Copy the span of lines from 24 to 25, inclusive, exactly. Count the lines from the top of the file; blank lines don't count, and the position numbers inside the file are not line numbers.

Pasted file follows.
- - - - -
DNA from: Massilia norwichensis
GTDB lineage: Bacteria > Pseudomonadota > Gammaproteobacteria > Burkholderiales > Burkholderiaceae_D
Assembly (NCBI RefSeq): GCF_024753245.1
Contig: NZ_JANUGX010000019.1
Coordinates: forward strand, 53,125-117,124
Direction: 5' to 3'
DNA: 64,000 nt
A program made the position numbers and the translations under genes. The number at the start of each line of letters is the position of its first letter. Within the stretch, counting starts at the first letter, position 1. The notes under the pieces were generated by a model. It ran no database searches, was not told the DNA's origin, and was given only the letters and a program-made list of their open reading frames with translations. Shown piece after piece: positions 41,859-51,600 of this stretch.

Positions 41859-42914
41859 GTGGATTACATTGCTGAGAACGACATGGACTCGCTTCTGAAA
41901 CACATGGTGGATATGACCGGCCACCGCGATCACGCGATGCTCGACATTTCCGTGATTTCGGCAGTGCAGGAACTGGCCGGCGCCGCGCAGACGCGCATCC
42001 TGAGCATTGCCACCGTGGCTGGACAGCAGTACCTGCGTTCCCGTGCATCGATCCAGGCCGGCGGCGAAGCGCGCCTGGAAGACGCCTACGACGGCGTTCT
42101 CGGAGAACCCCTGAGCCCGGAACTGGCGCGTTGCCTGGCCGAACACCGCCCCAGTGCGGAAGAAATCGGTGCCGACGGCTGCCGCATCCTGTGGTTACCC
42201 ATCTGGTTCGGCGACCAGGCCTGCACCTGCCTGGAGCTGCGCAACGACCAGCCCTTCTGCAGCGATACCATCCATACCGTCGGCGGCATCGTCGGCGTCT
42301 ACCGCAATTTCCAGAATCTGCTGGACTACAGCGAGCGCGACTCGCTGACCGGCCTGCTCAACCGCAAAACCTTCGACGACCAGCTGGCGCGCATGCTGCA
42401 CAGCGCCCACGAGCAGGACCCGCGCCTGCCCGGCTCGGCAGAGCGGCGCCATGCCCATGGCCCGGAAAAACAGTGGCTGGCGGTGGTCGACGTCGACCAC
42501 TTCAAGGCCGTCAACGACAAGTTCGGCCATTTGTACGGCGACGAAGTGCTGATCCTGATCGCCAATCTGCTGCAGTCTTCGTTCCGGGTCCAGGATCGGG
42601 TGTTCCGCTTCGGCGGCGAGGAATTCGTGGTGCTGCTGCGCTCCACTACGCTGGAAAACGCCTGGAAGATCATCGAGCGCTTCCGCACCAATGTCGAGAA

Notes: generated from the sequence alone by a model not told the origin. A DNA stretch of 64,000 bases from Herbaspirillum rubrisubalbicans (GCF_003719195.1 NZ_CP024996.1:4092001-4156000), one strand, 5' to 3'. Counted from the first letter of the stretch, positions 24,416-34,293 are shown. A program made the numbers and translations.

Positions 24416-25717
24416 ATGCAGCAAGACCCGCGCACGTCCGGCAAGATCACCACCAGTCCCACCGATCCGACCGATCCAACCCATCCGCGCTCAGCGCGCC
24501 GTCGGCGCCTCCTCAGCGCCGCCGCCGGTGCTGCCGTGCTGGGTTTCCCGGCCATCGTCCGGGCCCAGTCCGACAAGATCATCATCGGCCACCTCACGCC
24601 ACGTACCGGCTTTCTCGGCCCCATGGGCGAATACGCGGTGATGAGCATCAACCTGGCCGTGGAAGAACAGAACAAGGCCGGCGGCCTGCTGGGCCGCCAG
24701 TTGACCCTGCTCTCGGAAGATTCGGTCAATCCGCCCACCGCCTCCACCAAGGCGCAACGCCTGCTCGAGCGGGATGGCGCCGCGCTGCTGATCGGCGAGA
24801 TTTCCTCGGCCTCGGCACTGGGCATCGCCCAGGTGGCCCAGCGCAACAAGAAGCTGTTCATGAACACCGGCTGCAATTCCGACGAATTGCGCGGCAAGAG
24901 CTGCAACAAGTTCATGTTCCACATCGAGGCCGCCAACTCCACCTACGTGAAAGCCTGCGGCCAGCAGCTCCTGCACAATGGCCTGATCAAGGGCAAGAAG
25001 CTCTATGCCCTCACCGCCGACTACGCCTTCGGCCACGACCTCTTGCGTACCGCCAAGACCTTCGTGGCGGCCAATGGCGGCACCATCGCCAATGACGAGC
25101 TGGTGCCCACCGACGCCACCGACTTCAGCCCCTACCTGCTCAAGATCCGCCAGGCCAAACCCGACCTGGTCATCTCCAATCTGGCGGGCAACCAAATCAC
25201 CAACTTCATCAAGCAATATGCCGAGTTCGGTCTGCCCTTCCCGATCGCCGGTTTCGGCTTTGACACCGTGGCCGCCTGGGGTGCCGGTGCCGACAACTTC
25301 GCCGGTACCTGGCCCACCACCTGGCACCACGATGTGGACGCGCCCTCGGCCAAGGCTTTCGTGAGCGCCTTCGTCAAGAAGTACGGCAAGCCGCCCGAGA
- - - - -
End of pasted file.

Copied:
24701 TTGACCCTGCTCTCGGAAGATTCGGTCAATCCGCCCACCGCCTCCACCAAGGCGCAACGCCTGCTCGAGCGGGATGGCGCCGCGCTGCTGATCGGCGAGA
24801 TTTCCTCGGCCTCGGCACTGGGCATCGCCCAGGTGGCCCAGCGCAACAAGAAGCTGTTCATGAACACCGGCTGCAATTCCGACGAATTGCGCGGCAAGAG